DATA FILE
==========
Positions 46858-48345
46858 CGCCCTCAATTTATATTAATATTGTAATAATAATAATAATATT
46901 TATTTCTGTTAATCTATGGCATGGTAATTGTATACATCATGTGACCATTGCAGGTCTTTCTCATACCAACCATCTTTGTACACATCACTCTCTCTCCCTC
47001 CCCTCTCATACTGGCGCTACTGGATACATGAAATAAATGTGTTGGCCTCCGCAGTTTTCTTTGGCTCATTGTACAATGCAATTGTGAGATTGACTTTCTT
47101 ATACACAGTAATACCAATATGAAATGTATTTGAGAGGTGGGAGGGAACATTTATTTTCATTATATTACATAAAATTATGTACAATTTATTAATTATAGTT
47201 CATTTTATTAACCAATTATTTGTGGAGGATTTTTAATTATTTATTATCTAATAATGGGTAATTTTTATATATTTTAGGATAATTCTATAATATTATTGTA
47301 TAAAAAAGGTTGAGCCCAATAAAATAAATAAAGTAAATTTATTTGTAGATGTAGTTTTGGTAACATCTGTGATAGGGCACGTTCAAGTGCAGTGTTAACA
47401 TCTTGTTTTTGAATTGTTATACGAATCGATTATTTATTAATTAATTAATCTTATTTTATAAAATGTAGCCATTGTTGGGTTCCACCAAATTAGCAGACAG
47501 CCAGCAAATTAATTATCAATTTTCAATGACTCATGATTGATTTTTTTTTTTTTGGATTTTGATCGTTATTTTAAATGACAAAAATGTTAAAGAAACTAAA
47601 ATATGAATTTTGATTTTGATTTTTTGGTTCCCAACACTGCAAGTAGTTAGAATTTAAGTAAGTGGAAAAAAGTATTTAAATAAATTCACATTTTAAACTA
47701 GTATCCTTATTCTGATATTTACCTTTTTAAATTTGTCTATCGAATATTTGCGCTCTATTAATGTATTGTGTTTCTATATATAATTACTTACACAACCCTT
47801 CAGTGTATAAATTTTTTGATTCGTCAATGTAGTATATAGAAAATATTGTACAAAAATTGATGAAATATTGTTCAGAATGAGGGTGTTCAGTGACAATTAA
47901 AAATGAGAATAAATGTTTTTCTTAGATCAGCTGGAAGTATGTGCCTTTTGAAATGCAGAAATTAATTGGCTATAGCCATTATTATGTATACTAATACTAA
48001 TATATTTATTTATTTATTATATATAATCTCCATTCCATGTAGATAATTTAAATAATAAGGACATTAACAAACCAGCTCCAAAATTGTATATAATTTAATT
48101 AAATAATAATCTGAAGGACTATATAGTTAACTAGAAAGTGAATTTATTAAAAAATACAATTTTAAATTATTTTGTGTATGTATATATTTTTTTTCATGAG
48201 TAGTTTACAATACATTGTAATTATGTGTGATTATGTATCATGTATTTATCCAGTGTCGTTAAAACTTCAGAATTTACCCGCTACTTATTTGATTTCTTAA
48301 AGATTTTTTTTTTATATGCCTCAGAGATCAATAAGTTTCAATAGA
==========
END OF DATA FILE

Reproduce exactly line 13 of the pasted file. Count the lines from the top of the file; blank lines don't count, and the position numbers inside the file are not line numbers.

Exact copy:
47901 AAATGAGAATAAATGTTTTTCTTAGATCAGCTGGAAGTATGTGCCTTTTGAAATGCAGAAATTAATTGGCTATAGCCATTATTATGTATACTAATACTAA